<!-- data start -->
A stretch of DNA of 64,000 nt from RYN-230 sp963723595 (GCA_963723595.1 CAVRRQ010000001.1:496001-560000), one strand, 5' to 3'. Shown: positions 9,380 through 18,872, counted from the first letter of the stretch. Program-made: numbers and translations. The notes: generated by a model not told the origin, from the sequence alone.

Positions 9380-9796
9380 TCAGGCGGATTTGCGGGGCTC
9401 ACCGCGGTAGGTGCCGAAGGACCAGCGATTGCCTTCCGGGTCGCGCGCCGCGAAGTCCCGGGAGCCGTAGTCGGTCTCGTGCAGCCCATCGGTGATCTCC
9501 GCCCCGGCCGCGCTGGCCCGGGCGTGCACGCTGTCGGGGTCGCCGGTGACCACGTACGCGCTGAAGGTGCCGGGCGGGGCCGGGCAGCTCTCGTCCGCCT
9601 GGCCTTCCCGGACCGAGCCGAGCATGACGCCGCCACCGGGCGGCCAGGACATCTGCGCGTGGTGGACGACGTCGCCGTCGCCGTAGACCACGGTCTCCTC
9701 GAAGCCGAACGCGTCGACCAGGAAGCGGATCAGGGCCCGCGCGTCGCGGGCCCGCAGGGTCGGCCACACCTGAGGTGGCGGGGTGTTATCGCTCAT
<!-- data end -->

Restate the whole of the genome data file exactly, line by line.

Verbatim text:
A stretch of DNA of 64,000 nt from RYN-230 sp963723595 (GCA_963723595.1 CAVRRQ010000001.1:496001-560000), one strand, 5' to 3'. Shown: positions 9,380 through 18,872, counted from the first letter of the stretch. Program-made: numbers and translations. The notes: generated by a model not told the origin, from the sequence alone.

Positions 9380-9796
9380 TCAGGCGGATTTGCGGGGCTC
9401 ACCGCGGTAGGTGCCGAAGGACCAGCGATTGCCTTCCGGGTCGCGCGCCGCGAAGTCCCGGGAGCCGTAGTCGGTCTCGTGCAGCCCATCGGTGATCTCC
9501 GCCCCGGCCGCGCTGGCCCGGGCGTGCACGCTGTCGGGGTCGCCGGTGACCACGTACGCGCTGAAGGTGCCGGGCGGGGCCGGGCAGCTCTCGTCCGCCT
9601 GGCCTTCCCGGACCGAGCCGAGCATGACGCCGCCACCGGGCGGCCAGGACATCTGCGCGTGGTGGACGACGTCGCCGTCGCCGTAGACCACGGTCTCCTC
9701 GAAGCCGAACGCGTCGACCAGGAAGCGGATCAGGGCCCGCGCGTCGCGGGCCCGCAGGGTCGGCCACACCTGAGGTGGCGGGGTGTTATCGCTCAT